CHISINAU -- Results from Moldova's parliamentary elections show that pro-Western opposition parties have enough votes to unseat the ruling Communist Party, promising to open a new chapter in the country's history.
But there are numerous allegations of fraud and observers say it's not clear the Communists would give up power easily.
The combined opposition held a narrow lead with 50.8 percent to the Communists' 45.1 percent, with 98 percent of the vote counted. That result would give the opposition 52 seats, enough to form a government but well short of the 61 votes needed to elect a president.
Opposition groups want Moldova to carry out reforms that would enable it to integrate with the European Union.
Critics say the Moscow-backed Communists unfairly dominated media coverage during the campaign.
Still, Natalia Morari, one of the chief organizers of protests that followed the Communist victory in parliamentary elections last April, says she's happy with the results. (Disclosure: Morari blogs for RFE/RL's Moldovan Service.)
"This is very important," Morari says. "Communists got less percentage and it really means the country wants some changes. And I really hope that something would change."
The mostly young protesters who came onto the streets in April accused the Communist Party of rigging the elections. Demonstrators stormed parliament and the president's office before the police cracked down. Many were beaten and several deaths were reported.
The Communists won almost 50 percent of the vote, but landed one seat fewer than needed to be able to elect a successor to Communist President Vladimir Voronin.
Voronin was unable to persuade a single opposition deputy to vote with the ruling party for a new president. After two failed votes, he was compelled to dissolve the legislature and call the July 29 elections.
Critics say Voronin has established a corrupt regime that would do anything to stay in power. Voronin dismisses exit polls as an "amateur performance," but opposition groups say they would have won even more votes if the elections had been free and fair.
Corina Fusu, vice president of the Liberal Party, says her party will contest widespread fraud, including allegations that tens of thousands of names on voting lists were falsified.
"Dead people have turned up on those lists," she says. "Many people have complained that complete strangers were registered to live in their apartments and houses. That's all the work of the [Communist-controlled] Ministry of Information."
More than 3,000 Moldovan and international monitors observed the vote. Ion Creanga of League for Defense of Human Rights, Moldova's biggest election monitoring group, says there were numerous reports of violations during the voting, including a shooting by a Communist Party voter. But he says there's no evidence yet to undermine the official results, partly because of the large turnout.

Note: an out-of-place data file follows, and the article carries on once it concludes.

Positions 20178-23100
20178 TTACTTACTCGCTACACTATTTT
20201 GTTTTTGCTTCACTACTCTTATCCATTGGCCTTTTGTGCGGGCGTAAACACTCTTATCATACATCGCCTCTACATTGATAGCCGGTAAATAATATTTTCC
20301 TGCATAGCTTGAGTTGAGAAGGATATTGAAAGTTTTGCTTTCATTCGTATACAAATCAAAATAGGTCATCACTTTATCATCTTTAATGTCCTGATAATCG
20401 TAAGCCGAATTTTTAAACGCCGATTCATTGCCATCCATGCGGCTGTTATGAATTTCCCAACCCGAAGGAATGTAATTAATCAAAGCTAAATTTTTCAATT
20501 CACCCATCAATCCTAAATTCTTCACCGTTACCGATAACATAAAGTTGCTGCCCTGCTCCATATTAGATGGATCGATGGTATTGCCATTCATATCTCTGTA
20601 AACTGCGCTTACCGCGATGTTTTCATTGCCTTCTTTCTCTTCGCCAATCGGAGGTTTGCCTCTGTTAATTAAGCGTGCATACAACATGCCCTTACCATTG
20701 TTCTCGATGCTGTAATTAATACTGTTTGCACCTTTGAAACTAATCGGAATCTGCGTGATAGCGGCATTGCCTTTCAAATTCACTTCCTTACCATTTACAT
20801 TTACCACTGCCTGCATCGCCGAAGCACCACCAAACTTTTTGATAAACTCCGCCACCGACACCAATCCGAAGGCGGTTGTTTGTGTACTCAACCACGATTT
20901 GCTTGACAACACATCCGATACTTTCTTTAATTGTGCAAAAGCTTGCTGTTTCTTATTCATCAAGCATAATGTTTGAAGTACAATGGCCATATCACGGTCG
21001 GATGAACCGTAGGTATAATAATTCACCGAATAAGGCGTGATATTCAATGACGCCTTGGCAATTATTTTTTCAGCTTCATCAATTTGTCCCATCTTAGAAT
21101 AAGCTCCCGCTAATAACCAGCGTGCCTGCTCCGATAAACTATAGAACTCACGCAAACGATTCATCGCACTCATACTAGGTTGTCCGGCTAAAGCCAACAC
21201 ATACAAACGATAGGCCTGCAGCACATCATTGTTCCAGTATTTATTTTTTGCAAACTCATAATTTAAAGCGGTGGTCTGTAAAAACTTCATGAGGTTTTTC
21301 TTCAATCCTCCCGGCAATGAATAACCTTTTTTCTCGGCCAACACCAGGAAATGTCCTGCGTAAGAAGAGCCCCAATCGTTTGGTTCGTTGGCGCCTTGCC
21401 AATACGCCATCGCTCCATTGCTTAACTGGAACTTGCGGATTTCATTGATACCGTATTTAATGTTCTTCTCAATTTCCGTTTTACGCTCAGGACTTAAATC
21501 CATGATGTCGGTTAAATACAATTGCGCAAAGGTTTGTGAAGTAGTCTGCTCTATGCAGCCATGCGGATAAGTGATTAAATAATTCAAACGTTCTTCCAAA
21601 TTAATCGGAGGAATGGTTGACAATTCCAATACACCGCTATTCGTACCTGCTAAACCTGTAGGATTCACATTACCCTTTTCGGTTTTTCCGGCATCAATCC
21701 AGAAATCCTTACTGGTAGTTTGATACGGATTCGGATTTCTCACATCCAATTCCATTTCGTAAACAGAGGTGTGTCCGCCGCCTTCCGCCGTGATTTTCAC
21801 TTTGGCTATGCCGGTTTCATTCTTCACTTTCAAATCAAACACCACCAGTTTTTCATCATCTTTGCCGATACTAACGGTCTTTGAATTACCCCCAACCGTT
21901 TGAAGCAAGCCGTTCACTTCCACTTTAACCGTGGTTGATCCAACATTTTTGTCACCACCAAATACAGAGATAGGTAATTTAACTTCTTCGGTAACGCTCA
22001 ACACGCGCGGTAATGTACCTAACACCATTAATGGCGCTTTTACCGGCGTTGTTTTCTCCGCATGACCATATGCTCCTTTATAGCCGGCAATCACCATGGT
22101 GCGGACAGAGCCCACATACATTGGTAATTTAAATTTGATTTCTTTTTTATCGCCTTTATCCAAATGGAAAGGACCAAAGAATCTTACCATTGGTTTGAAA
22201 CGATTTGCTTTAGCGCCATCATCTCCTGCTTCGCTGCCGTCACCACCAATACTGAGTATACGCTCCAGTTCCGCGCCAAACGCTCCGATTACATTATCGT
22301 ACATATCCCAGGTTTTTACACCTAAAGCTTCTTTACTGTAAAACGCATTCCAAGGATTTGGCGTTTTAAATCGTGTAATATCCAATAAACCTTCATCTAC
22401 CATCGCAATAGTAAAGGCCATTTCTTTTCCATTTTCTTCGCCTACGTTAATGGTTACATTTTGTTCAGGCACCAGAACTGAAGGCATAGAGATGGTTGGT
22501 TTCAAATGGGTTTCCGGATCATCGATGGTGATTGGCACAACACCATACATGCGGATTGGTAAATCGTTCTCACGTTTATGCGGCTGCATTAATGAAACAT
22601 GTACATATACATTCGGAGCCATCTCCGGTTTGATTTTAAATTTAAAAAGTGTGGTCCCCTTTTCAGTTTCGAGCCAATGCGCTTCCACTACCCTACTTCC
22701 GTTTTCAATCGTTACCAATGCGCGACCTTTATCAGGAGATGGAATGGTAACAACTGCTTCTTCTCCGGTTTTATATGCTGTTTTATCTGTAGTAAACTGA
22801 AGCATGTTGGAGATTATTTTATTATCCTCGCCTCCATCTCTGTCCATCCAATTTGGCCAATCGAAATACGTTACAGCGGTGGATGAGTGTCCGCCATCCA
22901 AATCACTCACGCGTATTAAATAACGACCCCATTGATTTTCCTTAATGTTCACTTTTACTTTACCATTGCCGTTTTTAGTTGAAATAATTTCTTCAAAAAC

"People have been voting very actively. They appear motivated by the elections, and many are interested in the results," Creanga says.
An opposition victory would help repair strained relations with Moldova's neighbor and EU member Romania, which Voronin accused of trying to overthrow the government last April. The two countries share a language and strong cultural ties. Much of Moldova was part of Romania until World War II.
All eyes are now on Marian Lupu, a former Communist whom many had expected would be the party's choice to succeed Voronin last spring. Lupu split after Voronin selected another candidate, many say to retain power behind the scenes.
Now head of the centrist Democratic Party, Lupu has said the only way out of Moldova's political crisis is to form a broad national governing coalition.
Political expert Vlad Lupan says Lupu would probably join the liberal parties, which have established themselves since their election to parliament last April.
"A [political] dialogue was not present before the April 5 elections and that's why the April 7 protests and riots actually happened," Lupan says. "Meanwhile, the opposition strengthened their ranks. The liberals were basically able to come up with one voice."
The Liberal Party's number-two, Fusu, agrees, saying the opposition has already formed an alliance that's successfully cooperated in parliament:.
"The fact that the Communists were unable to find a single vote to elect a Communist as president shows we have the political will to keep our word," she says.
President Voronin may still be able to dissolve parliament, leaving him in his post until new elections that can only be held next year.
But Lupan says even if Voronin hangs on as head of state, an opposition-formed government would be able to ensure far fairer elections next year. He agrees with most who say the Communist grip on power is ending, and that Europe's poorest country has opted to look to the West.